Richard: Do your pictures achieve this?

Thomas: When I started the portraits I was in the situation that I was in the Kunstakademie in Düsseldorf, I didn’t know any older people I didn’t know any children or babies. I knew my friends or colleagues or friends of friends and they were all my generation. And when I decided to do these portraits I of course hoped to get an image of mankind but in a very narrow selection. People then asked me ‘Thomas why don’t you photograph older people. Why don’t you take your camera go to China, go to Japan and do these kind of sociological photographs?’ And I said ‘I’m not interested’. It doesn’t matter what race or what colour the person is it just should represent mankind.

Richard: But why do you use this strategy. For example, you say Cranach, and there is an obvious connection between his paintings and your photographs but if you had chosen a different painter then there would be a connection with a different style.

Thomas: In a way I came to my kind of portraiture after I realised that that was the only possible way for me to do portraits in my kind of living, thinking and dealing with images. I started in about ’80. I started them in black and white and developed them into the form that is in the gallery now in ’81. The idea was that they had to be evenly lit because we don’t live any more in caves or in candle-light. We live in the Western industrialised world where you have neons, light is everywhere even in the car park. And I chose this kind of passport photograph because when you go through customs you are identified by this kind of format. This kind of image represents the person, the personality is very deep and is represented by this small flat photograph. That was very fascinating for me. At the same time I had read George Orwell, 1984, and in a way we were very curious what 1984 would look like. Of course not that much happened. But of course this kind of surveillance increased. Everywhere is evenly lit, everywhere there are cameras, everywhere your photograph is registered. So that was my decision; even lighting, people should look straight forward into the camera, I told them that they should look self conscious but at the same time I told them that they should be conscious that they are going to be photographed. They shouldn’t smile, this look into the camera is more or less looking back into the eyes of Big Brother. That was the reason I couldn’t do them in a different way.

Richard: Did you think of the photographs as a collaboration with the subject?

Thomas: I must confess I’ve never thought about it. I realised that my friends, especially at the Kunstakademie, could act very easily because they had this visual experience and because they had known my work since the first portraits.

Richard: So when you look at the photographs now, do you see the performances?

Thomas: No, not really, maybe because they were 20 years ago.

Richard: You will have a very different experience of the photographs from other people, with depth that other people will not have. Because you know the people you will never see them neutrally in the way a customs person would look at a passport photograph.

Thomas: Maybe I can look at them in the same way because it wasn’t me that was looking at them it was the camera. They are not looking at me or at the viewer they are looking into the camera that stood beside me.

Richard: But you still know the people, so you experience your personal relationship when you see the photograph.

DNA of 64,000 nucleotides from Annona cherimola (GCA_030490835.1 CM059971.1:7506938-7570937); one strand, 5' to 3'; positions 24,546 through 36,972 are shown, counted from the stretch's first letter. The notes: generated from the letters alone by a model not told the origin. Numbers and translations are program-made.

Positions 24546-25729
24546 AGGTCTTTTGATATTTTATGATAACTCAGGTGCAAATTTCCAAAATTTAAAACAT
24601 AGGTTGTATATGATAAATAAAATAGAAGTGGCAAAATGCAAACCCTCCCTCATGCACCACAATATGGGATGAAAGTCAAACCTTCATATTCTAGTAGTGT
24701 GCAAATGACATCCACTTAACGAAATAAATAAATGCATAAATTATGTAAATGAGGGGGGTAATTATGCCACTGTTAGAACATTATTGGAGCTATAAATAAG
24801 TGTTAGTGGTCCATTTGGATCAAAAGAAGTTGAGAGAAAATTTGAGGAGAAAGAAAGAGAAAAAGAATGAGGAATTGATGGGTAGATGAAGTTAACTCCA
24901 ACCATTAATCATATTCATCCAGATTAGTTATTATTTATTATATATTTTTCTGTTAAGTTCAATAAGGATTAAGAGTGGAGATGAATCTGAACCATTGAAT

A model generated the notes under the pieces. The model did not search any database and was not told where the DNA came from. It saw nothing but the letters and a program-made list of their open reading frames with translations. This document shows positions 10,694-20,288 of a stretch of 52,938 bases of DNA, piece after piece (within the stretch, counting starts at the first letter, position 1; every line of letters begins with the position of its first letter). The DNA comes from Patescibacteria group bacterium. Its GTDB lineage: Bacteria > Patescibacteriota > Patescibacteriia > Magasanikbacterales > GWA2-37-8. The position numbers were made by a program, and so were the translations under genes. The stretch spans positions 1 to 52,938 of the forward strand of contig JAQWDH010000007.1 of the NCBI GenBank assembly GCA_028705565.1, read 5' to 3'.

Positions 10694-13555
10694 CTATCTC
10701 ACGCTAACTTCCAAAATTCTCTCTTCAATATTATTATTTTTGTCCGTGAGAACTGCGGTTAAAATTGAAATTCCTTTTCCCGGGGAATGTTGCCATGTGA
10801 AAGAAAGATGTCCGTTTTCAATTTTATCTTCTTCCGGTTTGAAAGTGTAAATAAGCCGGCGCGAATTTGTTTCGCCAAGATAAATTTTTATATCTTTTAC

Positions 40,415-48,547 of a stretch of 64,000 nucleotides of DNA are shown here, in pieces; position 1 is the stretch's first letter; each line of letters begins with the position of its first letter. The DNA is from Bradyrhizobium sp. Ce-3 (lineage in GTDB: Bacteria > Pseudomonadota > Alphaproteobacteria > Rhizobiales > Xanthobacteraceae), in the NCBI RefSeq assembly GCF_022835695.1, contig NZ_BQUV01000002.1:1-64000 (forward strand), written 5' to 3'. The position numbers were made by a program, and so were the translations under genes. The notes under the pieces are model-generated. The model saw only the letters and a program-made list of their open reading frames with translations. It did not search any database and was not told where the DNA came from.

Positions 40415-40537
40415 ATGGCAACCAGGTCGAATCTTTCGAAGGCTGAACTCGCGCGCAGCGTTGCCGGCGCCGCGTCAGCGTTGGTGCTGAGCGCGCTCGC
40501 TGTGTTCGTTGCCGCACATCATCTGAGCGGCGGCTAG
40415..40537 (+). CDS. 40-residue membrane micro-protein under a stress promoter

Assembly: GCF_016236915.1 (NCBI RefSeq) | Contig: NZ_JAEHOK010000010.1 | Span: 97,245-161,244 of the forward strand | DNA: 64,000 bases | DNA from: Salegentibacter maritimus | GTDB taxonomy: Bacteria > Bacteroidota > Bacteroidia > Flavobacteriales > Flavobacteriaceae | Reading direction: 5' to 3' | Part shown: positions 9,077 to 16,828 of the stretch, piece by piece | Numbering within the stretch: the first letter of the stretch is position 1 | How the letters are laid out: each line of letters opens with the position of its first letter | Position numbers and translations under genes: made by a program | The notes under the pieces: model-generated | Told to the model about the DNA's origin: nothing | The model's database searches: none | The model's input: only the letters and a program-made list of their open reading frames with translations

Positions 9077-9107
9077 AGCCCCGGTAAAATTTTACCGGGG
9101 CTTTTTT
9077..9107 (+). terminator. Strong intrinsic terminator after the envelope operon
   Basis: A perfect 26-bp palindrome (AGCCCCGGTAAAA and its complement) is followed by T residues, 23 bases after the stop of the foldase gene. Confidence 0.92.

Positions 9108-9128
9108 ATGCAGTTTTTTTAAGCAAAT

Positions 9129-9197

Thomas: Yes you’re right, it’s a kind of family album, I cannot avoid looking at them in this way.

Richard: One thing that changes in your work is the scale of the pictures, how does this change the way you relate to the subject?

Thomas: Maybe the first reason I did the portraits in this size is that I was really tired of people standing in front of a photograph and saying ‘oh that’s Pipa’ and I said ‘No that’s not Pipa that’s a photograph of Pipa.’ So one reason to blow them up is to make it obvious that it’s not a real person you are standing in front of but an image of a person. Then people got it. At the same time because the face was so big the attraction was big, because you could move close to the face in a way you never could in real life. The result was also completely different to the small size.

Richard: Would people still try to find out who it was?

Thomas: Maybe not any more. It’s obvious that it’s a Ruff portrait and people don’t ask these questions any more: is she a secretary, how old is she, does she live alone?

Richard: What is the difference between the same portrait small and big?

Thomas: Maybe the difference is just that if it is a private house and you have a big portrait on the wall people then immediately realise that it’s not a family photograph. If it was small and it hangs somewhere in the room people would ask if this is your brother, sister, niece whatever. It has also to do with how people are used to photography. With a small size there can be this misunderstanding that it goes with the family album with the big size it becomes obvious that it has nothing to do with the family album.

Richard: There is still for me the original paradox of the passport photograph: that the identity of the person which is very profound is there, and at the same time there is nothing. I still don’t understand how you see this yourself.

Thomas: I think I didn’t understand your question, what kind of paradox?

Richard: The paradox between the identity of the person being represented by the photograph and the anonymity of the photograph, the way they co-exist. Sometimes the representation is completely anonymous and sometimes it is connected to the individual.

Thomas: Why are you interested in the people in my pictures?

Richard: In your photographs their identity is almost a secret.

Thomas: It’s not really a secret but maybe I can say that the portraits are the view back to Big Brother and if you are looking back at Big Brother then you have to give as little information as possible.